LTV, Steelworkers Reach Tentative Deal to Extend Benefits

LTV Corp. reached a tentative agreement with its workers Wednesday to extend unemployment and insurance benefits for displaced workers through February.

The agreement was made during a U.S. Bankruptcy Court hearing that had been convened to consider the company's request to void its union contract.

Voiding the contract would have eliminated health care and unemployment benefits to up to 100,00 workers and family members.

Instead, the company and the unions agreed in principal that the company will extend those benefits to some workers through March.

The company has already agreed to keep its steel mills in operating condition until then to make them easier to sell.

LTV Corp. lawyers told a federal bankruptcy judge Wednesday that the company can no longer afford to pay the retirement and unemployment benefits of thousands of steelworkers.

David Carroll, LTV's vice president of industrial relations, testified the company had offered to come up with $15 million to keep health insurance available to laid-off workers until then and to keep about 190 people working in primarily maintenance jobs.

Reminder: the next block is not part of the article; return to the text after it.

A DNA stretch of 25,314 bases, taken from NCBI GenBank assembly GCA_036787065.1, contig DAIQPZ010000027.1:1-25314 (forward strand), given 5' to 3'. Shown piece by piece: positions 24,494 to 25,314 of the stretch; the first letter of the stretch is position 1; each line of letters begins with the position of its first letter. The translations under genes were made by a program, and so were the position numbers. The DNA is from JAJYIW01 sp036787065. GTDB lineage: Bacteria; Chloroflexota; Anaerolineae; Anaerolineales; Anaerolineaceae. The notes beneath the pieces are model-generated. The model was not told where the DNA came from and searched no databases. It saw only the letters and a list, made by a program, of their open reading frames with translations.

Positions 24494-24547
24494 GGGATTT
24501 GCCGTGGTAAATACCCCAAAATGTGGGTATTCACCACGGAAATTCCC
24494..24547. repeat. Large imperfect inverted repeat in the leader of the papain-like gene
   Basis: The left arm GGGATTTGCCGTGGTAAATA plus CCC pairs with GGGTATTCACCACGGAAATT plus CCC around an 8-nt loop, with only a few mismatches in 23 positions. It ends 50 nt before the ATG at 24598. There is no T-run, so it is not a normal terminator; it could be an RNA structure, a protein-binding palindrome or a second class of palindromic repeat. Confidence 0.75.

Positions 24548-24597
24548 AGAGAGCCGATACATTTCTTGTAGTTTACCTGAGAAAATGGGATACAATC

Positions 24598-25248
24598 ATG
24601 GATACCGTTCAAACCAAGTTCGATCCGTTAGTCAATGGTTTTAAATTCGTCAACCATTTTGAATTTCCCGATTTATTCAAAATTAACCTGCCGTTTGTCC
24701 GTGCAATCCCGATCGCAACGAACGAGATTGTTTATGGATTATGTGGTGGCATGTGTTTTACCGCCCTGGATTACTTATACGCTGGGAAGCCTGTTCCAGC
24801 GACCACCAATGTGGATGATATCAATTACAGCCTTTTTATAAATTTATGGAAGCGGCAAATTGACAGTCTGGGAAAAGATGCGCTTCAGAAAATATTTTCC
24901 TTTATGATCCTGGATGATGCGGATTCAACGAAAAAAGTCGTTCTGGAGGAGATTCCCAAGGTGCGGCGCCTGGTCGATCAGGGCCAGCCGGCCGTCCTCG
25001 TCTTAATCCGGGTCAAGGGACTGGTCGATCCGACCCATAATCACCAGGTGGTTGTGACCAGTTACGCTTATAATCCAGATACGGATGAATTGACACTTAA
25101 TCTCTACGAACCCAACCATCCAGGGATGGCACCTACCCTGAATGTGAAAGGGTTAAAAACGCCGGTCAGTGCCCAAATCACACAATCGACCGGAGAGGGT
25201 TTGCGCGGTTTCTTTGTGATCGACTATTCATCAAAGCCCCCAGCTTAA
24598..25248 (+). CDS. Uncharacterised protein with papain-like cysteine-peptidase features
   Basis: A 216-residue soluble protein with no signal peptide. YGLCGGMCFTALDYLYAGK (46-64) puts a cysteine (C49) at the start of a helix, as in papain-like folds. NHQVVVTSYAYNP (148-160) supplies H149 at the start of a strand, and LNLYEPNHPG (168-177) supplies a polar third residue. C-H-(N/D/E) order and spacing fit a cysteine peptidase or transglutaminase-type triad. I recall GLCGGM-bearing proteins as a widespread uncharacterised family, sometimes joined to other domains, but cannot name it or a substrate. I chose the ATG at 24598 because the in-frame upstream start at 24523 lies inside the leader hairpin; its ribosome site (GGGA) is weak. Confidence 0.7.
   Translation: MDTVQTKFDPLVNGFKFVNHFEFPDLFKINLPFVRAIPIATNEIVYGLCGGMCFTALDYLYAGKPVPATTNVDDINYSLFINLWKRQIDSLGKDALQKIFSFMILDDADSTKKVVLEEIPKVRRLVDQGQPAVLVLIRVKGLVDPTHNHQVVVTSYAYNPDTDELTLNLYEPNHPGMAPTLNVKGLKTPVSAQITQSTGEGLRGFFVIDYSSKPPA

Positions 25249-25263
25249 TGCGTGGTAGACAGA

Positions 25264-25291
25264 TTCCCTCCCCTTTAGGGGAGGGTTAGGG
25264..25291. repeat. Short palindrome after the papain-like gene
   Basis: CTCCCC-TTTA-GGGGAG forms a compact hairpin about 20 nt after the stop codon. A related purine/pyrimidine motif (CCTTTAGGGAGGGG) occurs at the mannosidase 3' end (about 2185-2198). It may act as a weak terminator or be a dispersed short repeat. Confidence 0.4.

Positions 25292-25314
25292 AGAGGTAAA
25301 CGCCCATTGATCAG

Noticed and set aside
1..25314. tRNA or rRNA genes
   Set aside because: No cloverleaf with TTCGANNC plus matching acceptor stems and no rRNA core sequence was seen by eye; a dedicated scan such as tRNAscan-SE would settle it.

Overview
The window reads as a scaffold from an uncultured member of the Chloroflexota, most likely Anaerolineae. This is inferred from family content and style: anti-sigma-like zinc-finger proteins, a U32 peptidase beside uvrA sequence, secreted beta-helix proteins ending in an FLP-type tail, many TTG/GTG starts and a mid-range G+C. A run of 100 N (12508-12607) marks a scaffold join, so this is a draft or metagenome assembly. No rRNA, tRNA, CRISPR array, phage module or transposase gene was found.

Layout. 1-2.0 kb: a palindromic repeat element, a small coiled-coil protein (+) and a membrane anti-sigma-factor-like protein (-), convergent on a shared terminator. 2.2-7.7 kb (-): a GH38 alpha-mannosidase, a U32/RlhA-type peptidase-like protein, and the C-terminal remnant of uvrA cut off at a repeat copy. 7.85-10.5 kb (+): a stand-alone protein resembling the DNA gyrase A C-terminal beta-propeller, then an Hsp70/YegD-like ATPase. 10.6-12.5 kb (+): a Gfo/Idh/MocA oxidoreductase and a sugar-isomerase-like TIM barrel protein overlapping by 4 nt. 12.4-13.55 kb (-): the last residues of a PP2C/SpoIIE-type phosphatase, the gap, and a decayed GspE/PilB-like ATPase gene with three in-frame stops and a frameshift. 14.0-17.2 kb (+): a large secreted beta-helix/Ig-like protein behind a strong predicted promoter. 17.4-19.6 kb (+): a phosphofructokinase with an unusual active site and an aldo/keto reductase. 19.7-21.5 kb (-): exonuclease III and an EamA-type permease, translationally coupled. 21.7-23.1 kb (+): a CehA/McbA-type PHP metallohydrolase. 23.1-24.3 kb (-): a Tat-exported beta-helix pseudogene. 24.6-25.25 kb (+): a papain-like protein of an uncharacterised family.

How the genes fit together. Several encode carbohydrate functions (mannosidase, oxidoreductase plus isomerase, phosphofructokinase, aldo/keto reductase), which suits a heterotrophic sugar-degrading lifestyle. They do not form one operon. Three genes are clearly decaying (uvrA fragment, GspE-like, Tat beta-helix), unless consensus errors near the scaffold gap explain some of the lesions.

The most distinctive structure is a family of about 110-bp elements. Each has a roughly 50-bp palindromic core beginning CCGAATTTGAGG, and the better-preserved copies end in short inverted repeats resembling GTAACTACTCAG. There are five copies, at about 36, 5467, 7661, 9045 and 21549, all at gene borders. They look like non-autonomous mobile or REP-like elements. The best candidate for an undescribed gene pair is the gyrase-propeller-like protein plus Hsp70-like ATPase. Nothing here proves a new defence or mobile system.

Lawyers on both sides confirmed Wednesday night that that offer was the basis of the agreement, though the company had agreed to add other benefits as well.

Steelworkers gathered outside the hall cheered the news of the tentative deal.

Both sides said they hoped to be able to bring a final agreement before the judge Thursday for his signature.

LTV, the nation's third-largest integrated steel company, handled the entire steel process from ore to scrap. It produced about 5 percent of the nation's steel.

The company has been in bankruptcy protection since Dec. 29. Earlier this month it received permission to idle LTV Steel mills in Cleveland, East Chicago, Ind., and Hennepin, Ill., that employed about 7,500 workers.